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The Journal Gazette

Tuesday, May 07, 2019 1:00 am

Setting standards

World-class sprinter sparks biological debate

Christer Watson

Caster Semenya has won several gold medals, both at the Olympics and World Championships. She competes in the 400-, 800- and 1500-meter dashes. She is, by many measures, the best in the world at what she does. However, she also recently lost her appeal to the Court of Arbitration for Sport. As a result of losing, she is forbidden from competing against other women.

Unless, that is, she lowers her testosterone level.

Semenya has been private about many of the biological details of her case. In broad strokes, however, she doesn't conform to the court's view of sex. The ruling is an attempt to distinguish between men and women. In this case, the tool the court used was testosterone level. Basically, fewer than 5 nanomoles of testosterone per liter of blood is female, more is male.

Unfortunately, this ruling is wildly misinformed and destructive. The destructive aspect is more straightforward. To compete against women, Semenya would either have to take hormones to reduce her testosterone level or have surgery. Both involve risk and the side effects are hard to predict.

Forcing medical procedures on people who are different from typical has a terrible history. It is hard for me to imagine what could justify such a requirement. This case certainly doesn't.

The criterion of 5 nanomoles of testosterone per liter of blood is not one that represents any consensus in the scientific community. In fact, the consensus is that sex and gender are pretty complicated.

There are at least six indicators of biological sex:

• Chromosomes, which typically are either XX or XY.

• Gonads, which are typically either ovaries or testes.

• Hormones, which include estrogen and testosterone.

• Secondary sex characteristics, such as breast development or facial hair.

• External and internal genitalia.

The simplest version of biological sex associates all the first examples (XX, ovaries, estrogen) together or all the second examples (XY, testes, testosterone). People's bodies are more complex, however. For example, almost all bodies have varying levels of testosterone and estrogen. Thinking of them as male and female hormones is so deceptive that it is basically wrong.

Bodies also can vary wildly on how much they trigger to a specific hormone. These differences are, in part, caused by how the hormone attaches to a cell, creating the next step in a chemical chain reaction. That is, the same level of testosterone can affect different bodies in very different ways.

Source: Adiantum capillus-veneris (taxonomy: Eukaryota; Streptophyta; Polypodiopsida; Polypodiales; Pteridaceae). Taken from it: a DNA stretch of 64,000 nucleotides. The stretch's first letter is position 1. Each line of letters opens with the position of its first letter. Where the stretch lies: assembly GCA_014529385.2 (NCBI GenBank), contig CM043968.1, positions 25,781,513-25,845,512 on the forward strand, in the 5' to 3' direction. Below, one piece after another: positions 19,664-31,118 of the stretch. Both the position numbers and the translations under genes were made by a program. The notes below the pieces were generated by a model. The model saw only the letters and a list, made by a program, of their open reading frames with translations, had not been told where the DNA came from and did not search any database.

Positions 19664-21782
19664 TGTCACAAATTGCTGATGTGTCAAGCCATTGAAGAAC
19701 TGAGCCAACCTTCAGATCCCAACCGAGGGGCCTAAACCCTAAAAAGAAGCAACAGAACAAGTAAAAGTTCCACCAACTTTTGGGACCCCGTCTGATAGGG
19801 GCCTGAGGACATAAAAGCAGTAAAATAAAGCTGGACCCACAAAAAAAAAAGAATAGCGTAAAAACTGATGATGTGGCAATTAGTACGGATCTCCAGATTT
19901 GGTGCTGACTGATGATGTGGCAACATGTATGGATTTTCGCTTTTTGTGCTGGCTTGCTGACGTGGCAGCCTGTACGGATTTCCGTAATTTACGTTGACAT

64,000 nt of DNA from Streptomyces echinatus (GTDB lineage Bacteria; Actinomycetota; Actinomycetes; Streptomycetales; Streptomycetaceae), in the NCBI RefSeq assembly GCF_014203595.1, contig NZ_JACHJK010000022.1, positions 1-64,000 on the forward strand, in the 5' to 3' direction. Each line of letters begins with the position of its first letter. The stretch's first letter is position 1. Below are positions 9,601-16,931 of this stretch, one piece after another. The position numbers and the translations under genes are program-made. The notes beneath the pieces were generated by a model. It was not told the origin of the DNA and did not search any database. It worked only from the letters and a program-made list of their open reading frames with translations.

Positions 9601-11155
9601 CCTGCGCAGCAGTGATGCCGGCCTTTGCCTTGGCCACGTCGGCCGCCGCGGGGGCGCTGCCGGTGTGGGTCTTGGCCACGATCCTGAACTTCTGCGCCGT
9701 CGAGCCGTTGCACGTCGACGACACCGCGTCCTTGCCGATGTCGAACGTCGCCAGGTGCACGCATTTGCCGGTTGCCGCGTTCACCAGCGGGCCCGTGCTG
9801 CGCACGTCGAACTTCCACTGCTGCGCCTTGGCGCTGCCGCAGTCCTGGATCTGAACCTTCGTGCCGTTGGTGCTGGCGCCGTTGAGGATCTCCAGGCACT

As another example, some people have different chromosomes in different cells of their body. That is, some cells have XX, some cells have XY, in the same body.

As a third example, some people have XY chromosomes, but because of a variant in their AR gene, their body doesn't respond much to the triggers that lead to typical male development. That is, someone with the AR variant can have XY chromosomes but develop in a way similar to a typically developing female.

The examples of how biological sex can vary are nearly endless. The idea of male and female as clearly distinct is only an approximation of what the actual human body does. When medical experts describe biological sex as a spectrum, they are referring to this range of activity within different bodies.

Using just one biological sex criterion then, such as the outward appearance of a body or a person's testosterone level, is not accurate or useful.

The common response, one the court made, invokes fairness. I think back to how we thought of Michael Phelps as he won 23 gold medals.

I read several stories of how Phelps' body seemed practically designed to be better at swimming. For example, a leaked 2003 test showed that, after a race, the lactate levels in Phelps' blood were roughly half the level of his competitors. Lactate is related to feeling tired after quick exercise. His body apparently just doesn't produce as much of it as other people's. That certainly helped him compete in so many races back to back to back.

Is that fair? Should Phelps have been required to take hormones? No one apparently thinks so since it was widely reported on without incident.

But with determining biological sex, apparently the standards of fairness are different. The court used a simplistic version of recent science to make a ruling that was arbitrary and medically damaging. The ruling did, however, maintain the view that everyone is either a man or a woman.

 

Christer Watson, of Fort Wayne, is a professor of physics at Manchester University. Opinions expressed are his own. He wrote this column for The Journal Gazette, where his columns normally appear the first and third Tuesday of each month.